The only player not suited up because of injury was Dallas tight end Jay Saldi, the special teams captain who bruised his left calf in the NFC title victory over Minnesota.
The Broncos, the American champions after a 12-2 season and playoff victories over Pittsburgh and Oakland, were 5 1/2 point underdogs to Dallas, also 12-2 and postseason winners over Chicago and Minnesota. For the Cowboys, the National conference champions, it was their fourth Super Bowl game.
Their lone victory in a Super Bowl came the last time an NFC team won it, on Jan. 16, 1972, when they drubbed Miami, 24-3, in New Orleans' Tulane Stadium in Super Bowl 6. Dallas lost the year earlier, 16-13 to Baltimore, and again two years ago, 21-17 to Pittsburgh.
The AFC had won the last five straight Super Bowls and eight of the 11 played.
Security officials tried to prevent any problems at the gates to the Superdome by setting up barriers at the foot of each ramp. Only those who could show their tickets were allowed through.
The barriers helped, but they also caused problems for fans unfamiliar with the Superdome entrances.
One man who said he spent a half hour trying to find his gate, finally turned to his wife in frustration and said, "Well, hell, at least we found New Orleans."
The local office of the Southern Christian Leadership conference had asked that the game be dedicated to the memory of Martin Luther King. Today would have been his 49th birthday.
The National Football League said it told Norwood Thompson of the New Orleans branch of the SCLC that it would flash a message of remembrance on the scoreboard in the Superdome. Also, CBS had arranged to show the message to the rest of the nation.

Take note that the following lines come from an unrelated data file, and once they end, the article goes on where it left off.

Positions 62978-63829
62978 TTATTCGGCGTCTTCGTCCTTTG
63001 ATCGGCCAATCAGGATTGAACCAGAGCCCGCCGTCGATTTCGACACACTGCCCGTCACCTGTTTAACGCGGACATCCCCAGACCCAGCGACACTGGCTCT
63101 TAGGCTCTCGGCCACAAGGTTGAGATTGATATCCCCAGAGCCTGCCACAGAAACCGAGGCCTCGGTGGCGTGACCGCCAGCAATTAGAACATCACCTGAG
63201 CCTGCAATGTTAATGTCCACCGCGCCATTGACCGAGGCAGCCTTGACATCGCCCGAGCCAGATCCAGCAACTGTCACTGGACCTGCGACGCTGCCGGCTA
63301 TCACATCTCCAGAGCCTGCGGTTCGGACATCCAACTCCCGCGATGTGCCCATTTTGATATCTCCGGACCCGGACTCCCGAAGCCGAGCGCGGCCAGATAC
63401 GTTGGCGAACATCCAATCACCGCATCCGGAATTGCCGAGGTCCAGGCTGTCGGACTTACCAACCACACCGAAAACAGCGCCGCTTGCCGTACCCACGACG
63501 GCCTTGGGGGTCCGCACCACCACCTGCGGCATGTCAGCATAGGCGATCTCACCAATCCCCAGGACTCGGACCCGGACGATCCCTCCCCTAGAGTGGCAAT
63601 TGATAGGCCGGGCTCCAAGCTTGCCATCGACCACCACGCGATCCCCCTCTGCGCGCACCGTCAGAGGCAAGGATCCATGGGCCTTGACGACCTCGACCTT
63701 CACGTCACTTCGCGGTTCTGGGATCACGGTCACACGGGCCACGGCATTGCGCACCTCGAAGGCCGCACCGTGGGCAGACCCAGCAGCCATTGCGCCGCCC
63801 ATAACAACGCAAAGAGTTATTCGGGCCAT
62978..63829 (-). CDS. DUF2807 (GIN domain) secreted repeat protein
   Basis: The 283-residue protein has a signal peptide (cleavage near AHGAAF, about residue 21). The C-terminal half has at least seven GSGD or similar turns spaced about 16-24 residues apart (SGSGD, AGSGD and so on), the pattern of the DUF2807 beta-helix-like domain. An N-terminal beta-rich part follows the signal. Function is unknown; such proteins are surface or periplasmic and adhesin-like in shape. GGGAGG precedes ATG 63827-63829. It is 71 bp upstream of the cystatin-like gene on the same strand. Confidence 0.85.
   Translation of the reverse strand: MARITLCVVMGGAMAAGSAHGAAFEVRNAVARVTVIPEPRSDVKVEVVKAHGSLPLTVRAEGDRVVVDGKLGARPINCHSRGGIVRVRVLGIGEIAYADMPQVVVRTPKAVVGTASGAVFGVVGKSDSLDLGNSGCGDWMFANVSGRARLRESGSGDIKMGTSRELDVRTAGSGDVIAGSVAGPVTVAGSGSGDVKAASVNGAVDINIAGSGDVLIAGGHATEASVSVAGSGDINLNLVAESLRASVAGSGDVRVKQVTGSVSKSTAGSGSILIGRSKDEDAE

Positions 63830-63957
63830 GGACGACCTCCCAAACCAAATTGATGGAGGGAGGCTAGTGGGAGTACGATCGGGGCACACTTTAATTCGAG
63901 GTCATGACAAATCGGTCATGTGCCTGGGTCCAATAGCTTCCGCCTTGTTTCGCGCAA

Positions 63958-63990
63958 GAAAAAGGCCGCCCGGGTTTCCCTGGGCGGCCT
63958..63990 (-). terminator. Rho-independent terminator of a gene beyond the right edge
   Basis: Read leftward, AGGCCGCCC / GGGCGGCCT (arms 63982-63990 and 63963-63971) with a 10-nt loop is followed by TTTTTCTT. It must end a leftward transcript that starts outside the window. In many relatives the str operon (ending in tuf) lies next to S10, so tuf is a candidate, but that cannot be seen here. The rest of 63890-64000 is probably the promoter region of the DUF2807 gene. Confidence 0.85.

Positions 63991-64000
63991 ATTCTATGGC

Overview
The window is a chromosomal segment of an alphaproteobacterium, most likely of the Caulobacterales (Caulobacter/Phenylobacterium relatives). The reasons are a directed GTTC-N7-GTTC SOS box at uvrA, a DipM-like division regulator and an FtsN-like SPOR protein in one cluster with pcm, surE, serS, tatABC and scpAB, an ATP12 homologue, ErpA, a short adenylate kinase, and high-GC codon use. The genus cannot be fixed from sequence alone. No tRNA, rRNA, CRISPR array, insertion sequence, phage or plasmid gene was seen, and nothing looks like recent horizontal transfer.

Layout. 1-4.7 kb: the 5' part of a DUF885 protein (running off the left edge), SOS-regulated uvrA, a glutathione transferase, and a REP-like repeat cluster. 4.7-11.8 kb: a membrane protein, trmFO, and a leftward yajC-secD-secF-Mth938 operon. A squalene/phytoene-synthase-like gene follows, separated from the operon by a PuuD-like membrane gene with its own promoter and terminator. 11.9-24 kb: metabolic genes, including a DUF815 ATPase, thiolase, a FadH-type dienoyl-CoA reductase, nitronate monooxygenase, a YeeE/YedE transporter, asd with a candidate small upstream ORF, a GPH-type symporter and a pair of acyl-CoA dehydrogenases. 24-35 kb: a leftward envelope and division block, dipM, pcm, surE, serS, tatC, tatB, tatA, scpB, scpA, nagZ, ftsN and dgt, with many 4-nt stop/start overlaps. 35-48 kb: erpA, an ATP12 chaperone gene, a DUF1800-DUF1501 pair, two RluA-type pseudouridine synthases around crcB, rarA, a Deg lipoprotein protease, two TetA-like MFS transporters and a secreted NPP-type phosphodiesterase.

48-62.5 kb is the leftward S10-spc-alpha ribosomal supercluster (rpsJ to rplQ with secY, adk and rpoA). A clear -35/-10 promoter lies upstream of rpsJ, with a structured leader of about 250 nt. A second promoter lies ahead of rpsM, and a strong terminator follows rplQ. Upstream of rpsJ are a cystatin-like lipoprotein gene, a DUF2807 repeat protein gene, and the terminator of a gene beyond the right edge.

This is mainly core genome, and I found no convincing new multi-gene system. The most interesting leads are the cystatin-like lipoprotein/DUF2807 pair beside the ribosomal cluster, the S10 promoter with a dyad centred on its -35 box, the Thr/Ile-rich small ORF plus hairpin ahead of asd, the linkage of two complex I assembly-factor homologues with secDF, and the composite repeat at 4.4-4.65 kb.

But after Hubert H. Humphrey died Friday night, the NFL decided to combine tributes, at half time, to both the senator and the civil rights leader.
A spokesman for the NFL said the SCLC agreed with that arrangement.
There was a rodeo flavor today. Both sides went heavy for western attire --sombreros and high-heeled boots -- but you had to be color blind not to be able to tell them apart.
A cartoonist caught the flavor with a drawing of a cowboy and bronco with the inscription: "There's never been a bronco that can't be rode, there's never been a cowboy that ain't been throwed."
A huckster on Bourbon Street was featuring what he called neutral hats. They were half blue and half orange.
"That way I don't get punched in the nose," he said.
But there were others who found that neutrality -- rather than adversity --
Three young Dallas men in full blue and white regalia showed up for the game. On their arms dangled a trio of beauties, resplendent in orange and loaded down with Bronco regalia.
"Hedging our bets," said one of the men, with a wink. "We win any way the game goes."